The central government's representative to Hong Kong said Tuesday that there is no doubt that Beijing is dedicated to achieving universal suffrage in the city, but hinted there may possibly be a candidate screening process.
Zhang Xiaoming, director of the Liaison Office of the Chinese Central People's Government in Hong Kong, made the remarks during a lunch meeting with Hong Kong's Legislative Council (LegCo) members from all political backgrounds.
It was the first time the top official from the liaison office had lunch with the entire LegCo since 1997.
Zhang was quoted by Xinhua as saying that "I am willing to put effort into the carrying out of universal suffrage together with everyone."
Zhang urged the city to strictly abide by the "one country, two systems" principle, and made a metaphor hinting that the candidates for the city's top office should be screened, while replying to the city's legislator's inquiries.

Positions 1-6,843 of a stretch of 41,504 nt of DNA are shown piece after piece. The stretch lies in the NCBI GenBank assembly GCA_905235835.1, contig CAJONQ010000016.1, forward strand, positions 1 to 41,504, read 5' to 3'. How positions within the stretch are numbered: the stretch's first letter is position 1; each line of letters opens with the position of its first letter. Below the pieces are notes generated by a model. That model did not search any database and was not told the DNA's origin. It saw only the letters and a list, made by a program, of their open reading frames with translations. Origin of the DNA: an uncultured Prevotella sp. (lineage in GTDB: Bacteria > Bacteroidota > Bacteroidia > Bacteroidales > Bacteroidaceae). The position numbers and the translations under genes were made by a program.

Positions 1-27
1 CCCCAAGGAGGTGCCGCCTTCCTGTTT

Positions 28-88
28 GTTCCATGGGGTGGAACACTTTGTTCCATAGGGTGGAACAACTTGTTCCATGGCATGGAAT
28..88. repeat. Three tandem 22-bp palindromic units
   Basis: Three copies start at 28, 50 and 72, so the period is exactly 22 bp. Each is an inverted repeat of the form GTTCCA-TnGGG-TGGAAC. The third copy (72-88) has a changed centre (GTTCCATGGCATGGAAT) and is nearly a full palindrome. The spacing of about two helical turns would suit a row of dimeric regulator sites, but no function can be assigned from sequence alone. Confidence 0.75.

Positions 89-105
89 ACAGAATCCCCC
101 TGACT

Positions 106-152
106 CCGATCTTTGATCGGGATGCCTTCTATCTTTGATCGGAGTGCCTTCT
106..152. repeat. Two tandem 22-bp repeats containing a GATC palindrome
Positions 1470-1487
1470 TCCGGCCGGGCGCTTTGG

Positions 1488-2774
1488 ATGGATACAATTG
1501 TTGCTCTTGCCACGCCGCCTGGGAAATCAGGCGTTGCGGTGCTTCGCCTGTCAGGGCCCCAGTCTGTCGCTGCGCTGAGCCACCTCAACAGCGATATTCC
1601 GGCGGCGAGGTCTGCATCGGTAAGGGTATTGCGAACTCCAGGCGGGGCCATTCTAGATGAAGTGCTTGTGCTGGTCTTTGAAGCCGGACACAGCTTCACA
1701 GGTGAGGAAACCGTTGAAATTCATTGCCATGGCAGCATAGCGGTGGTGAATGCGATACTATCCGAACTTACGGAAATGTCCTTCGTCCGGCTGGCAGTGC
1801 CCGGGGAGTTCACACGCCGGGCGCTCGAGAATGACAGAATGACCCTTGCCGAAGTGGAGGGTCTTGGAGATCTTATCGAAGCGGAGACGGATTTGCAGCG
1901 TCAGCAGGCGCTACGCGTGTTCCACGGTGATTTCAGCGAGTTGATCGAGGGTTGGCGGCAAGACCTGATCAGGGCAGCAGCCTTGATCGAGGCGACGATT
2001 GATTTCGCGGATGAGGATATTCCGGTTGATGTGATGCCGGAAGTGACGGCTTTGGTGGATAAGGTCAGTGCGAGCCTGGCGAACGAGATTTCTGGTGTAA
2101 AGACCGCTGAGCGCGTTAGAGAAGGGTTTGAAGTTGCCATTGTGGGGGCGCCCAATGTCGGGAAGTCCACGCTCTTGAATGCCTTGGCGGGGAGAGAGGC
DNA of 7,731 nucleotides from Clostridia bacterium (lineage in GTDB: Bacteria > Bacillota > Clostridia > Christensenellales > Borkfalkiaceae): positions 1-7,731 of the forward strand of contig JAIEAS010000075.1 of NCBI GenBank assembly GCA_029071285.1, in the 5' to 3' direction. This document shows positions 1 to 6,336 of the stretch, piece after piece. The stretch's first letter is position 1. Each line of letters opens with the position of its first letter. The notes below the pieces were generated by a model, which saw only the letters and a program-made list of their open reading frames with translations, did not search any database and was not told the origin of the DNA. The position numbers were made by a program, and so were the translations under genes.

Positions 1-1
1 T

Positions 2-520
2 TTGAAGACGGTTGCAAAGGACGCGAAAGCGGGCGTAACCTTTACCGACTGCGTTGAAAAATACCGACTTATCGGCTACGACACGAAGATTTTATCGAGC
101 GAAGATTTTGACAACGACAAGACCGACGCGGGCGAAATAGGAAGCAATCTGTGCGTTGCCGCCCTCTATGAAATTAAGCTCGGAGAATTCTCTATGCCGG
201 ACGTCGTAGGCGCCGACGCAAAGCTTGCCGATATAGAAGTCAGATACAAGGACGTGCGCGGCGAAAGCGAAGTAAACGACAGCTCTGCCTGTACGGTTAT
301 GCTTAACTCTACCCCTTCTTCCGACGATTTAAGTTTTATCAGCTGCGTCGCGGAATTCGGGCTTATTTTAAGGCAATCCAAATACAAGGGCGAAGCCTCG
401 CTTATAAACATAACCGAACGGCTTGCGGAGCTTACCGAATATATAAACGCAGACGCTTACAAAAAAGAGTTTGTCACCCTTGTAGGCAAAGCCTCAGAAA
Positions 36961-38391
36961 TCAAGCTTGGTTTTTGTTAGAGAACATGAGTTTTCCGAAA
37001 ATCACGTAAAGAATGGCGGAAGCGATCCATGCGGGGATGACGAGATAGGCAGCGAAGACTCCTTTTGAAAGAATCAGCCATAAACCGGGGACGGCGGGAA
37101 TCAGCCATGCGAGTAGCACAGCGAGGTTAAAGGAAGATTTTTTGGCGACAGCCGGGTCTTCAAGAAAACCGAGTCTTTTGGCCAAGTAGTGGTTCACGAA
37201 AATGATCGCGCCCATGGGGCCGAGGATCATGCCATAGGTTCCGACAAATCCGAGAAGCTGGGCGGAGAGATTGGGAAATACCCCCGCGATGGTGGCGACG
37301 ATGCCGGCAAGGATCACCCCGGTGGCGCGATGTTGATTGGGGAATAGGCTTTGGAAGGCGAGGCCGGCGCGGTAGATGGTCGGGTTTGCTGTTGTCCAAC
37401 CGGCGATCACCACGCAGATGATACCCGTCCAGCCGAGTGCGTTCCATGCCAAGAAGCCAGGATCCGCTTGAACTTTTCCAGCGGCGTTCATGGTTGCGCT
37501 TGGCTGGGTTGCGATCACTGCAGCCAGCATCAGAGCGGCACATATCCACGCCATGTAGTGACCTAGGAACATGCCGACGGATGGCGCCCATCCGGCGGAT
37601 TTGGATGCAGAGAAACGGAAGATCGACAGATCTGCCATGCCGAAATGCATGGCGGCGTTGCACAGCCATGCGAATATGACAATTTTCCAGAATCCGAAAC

"Without the sieve, how can we pick up the good seeds from the bad ones? So we can't deny its function," he said, according to Now.com.
Civic Party legislator Claudia Mo Man-ching, who attended Tuesday's lunch, told the Global Times that it was good to meet with the top official from the liaison office directly.
However, she expressed disagreement about Zhang's remark regarding the screening of candidates, noting it is confusing as she said it might screen out those who do not follow the principle: "Love China, love Hong Kong."
Hong Kong residents will be able to elect their chief executive in 2017 and the full legislature by 2020, according to a 2007 decision by the Standing Committee of the National People's Congress.
To press for universal suffrage, activists are organizing an Occupy Central movement, which plans to shut down the city's financial district on July 1, 2014, if the central government fails to deliver a firm proposal for 2017.
Zhang opposed the protest proposal, adding that it was violating the law of Hong Kong and doing harm to young people, Xinhua reported.